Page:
We know from Senate estimates a couple of weeks ago that the government was looking at legislation—had drafted legislation—but didn't introduce legislation. They decided to go down the regulatory route. The fact of the matter is that we still have the right to disallow this regulation, and voting for either of these motions before the House will enable it to be. Now, the government says this regulation is about expanding the remit of ARENA because the cost of solar and wind has come down so much that now they can extend to other areas. That's completely disingenuous. Anybody would think that the only thing that ARENA has invested in is solar and wind. Of course the cost of solar and wind have come down, particularly solar—in no small part because of the investments ARENA has made since it was created nine years ago. But it is wrong to say that it's remit needs to be expanded because you can only invest in solar and wind.

Looking at ARENA's own documents, since they were established they've invested $1.7 billion on 586 projects: $131 million into bio-energy, $42 million into geothermal, $270 million for grid integration, $110 million on hybrid projects, $60 million on hydrogen, $44 million on ocean related projects, $725 million on solar PV, $178 million on solar thermal and $143 million on storage and batteries. So, the idea that somehow they are restricted to solar and wind is just not true. The government should fess up that they have other reasons for seeking to expand ARENA's agenda and ARENA's remit. ARENA has been involved in some wonderful projects. I've met with the operators of mines who've received ARENA funding to help them transfer to completely renewable energy generation, so the mine becomes close to net zero. They're the sorts of projects ARENA has been investing in and doing good work in.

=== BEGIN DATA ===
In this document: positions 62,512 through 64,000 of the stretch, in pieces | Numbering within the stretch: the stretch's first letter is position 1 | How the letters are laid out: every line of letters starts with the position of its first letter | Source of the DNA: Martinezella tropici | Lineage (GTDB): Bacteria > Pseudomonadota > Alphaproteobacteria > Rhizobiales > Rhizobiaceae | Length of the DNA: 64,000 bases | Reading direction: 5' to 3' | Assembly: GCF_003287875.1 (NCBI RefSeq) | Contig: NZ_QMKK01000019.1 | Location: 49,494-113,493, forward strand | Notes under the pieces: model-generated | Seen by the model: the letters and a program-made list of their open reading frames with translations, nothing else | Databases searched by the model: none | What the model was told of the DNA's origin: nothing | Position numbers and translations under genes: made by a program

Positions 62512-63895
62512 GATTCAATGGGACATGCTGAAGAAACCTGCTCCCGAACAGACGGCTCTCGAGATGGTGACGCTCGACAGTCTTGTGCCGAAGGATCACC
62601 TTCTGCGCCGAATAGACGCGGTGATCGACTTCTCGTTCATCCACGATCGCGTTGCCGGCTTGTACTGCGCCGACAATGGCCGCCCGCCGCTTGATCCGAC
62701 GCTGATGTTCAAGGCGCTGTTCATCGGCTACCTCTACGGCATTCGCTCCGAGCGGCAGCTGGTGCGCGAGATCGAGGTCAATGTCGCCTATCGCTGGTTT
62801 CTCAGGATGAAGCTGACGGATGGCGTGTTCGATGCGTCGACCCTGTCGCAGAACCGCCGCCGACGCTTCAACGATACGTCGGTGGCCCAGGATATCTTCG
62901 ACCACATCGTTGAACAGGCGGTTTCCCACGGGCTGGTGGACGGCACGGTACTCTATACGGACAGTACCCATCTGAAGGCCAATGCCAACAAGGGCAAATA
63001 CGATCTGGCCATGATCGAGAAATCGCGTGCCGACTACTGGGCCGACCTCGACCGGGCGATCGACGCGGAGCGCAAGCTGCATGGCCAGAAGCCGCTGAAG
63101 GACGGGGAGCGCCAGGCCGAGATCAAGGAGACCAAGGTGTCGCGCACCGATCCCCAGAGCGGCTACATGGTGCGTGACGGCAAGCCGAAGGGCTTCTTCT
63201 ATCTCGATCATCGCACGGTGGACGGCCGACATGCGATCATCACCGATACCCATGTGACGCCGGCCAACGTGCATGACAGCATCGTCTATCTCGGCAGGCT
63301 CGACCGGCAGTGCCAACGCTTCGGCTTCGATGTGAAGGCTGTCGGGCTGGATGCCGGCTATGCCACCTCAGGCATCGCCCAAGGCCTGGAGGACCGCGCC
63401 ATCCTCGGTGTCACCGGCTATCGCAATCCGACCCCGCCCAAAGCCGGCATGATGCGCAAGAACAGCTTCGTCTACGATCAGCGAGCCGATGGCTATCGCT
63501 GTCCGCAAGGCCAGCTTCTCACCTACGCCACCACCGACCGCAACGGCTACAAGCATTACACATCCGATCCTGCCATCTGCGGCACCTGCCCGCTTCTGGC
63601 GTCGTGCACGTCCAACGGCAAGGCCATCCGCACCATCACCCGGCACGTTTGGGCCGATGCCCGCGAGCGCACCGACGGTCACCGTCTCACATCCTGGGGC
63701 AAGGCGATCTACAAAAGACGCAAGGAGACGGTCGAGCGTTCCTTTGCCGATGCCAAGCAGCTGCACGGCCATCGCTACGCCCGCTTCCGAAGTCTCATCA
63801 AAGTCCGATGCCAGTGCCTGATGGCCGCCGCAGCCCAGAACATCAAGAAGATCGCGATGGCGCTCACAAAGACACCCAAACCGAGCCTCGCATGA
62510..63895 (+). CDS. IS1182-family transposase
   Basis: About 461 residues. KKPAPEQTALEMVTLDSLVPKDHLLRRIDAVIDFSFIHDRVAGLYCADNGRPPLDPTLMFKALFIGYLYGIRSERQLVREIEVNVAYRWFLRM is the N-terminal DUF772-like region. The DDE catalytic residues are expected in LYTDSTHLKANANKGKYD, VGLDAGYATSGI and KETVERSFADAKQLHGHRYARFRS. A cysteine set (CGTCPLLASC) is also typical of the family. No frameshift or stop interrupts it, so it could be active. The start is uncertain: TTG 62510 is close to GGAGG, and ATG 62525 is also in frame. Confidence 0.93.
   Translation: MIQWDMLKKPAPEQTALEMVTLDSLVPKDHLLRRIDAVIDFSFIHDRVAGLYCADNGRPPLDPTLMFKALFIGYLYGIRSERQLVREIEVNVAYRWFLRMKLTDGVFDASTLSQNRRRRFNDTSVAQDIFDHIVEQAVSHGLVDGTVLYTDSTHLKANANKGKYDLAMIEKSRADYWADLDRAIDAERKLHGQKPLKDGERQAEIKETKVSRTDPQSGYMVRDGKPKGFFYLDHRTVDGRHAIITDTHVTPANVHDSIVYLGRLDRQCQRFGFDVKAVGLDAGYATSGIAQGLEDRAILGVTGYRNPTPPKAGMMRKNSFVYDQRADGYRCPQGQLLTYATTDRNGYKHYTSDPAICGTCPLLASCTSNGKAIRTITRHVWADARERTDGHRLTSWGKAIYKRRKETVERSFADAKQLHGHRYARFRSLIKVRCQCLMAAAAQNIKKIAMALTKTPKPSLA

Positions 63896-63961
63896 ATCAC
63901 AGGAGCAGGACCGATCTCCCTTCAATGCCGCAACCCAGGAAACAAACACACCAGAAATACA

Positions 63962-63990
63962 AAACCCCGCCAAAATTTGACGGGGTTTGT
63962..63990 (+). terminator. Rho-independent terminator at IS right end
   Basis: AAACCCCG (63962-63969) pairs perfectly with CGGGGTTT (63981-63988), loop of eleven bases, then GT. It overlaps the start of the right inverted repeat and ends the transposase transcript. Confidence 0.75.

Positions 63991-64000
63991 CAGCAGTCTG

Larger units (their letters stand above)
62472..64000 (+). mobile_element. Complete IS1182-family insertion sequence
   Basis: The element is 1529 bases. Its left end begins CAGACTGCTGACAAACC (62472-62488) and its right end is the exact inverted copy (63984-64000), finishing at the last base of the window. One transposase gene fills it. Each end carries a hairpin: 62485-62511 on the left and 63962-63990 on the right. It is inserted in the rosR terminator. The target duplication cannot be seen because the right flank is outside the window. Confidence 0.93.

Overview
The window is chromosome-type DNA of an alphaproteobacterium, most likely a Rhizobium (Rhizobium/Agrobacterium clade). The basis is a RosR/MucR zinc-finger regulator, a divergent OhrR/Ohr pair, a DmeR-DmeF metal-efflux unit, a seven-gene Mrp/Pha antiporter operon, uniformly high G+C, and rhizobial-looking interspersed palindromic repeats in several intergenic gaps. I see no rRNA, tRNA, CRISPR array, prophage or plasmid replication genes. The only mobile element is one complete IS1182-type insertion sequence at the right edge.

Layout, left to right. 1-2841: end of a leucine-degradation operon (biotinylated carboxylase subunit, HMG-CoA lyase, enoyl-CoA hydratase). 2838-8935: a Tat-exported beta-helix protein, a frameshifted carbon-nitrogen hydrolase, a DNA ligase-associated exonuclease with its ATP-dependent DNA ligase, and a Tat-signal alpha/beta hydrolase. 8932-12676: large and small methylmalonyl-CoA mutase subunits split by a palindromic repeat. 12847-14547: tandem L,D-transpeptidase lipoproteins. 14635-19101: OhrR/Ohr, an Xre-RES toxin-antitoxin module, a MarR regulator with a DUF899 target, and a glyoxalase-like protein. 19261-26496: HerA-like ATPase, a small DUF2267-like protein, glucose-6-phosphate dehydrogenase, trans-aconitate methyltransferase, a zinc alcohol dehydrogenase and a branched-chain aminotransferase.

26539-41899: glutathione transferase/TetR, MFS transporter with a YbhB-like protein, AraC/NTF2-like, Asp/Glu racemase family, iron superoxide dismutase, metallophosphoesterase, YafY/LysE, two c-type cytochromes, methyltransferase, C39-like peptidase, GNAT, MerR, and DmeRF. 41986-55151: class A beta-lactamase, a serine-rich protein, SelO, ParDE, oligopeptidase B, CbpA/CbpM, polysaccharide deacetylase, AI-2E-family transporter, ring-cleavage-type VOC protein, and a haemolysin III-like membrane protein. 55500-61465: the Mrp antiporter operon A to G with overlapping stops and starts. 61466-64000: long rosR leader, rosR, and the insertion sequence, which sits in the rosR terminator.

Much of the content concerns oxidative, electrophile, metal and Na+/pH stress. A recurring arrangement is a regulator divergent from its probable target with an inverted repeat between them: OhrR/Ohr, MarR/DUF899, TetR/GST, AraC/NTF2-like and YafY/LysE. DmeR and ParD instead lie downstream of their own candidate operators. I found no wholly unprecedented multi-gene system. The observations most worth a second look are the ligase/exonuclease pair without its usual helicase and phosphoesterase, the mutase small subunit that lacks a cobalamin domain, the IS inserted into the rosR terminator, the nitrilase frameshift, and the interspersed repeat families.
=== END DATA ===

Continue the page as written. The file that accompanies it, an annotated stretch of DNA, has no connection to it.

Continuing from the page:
The fact of the matter is that renewable energy continues to deserve the support of the government of the day, through ARENA and the CEFC. That's what it was designed for, and its work is not yet done. If the government really feels that they want to invest in some of these other projects, I have a slightly different view, a slightly different perspective, to the one the member for Melbourne just put. I think there is the potential to discuss support for other initiatives, but not at the expense of ARENA, not at the expense of renewable energy. If you want to get ARENA's remit extended then put more money into it. At least then we can have a conversation. But any money that now gets spent on these other things is at the expense of renewable energy investments.

There is a final point. Even if you are convinced of the government's case on the expansion of the remit, which we're not, and if they put more money into it, which they haven't, there's a particularly alarming element of this regulation. The government wants to give the minister broad-ranging powers to declare certain technologies as low-emission. This minister—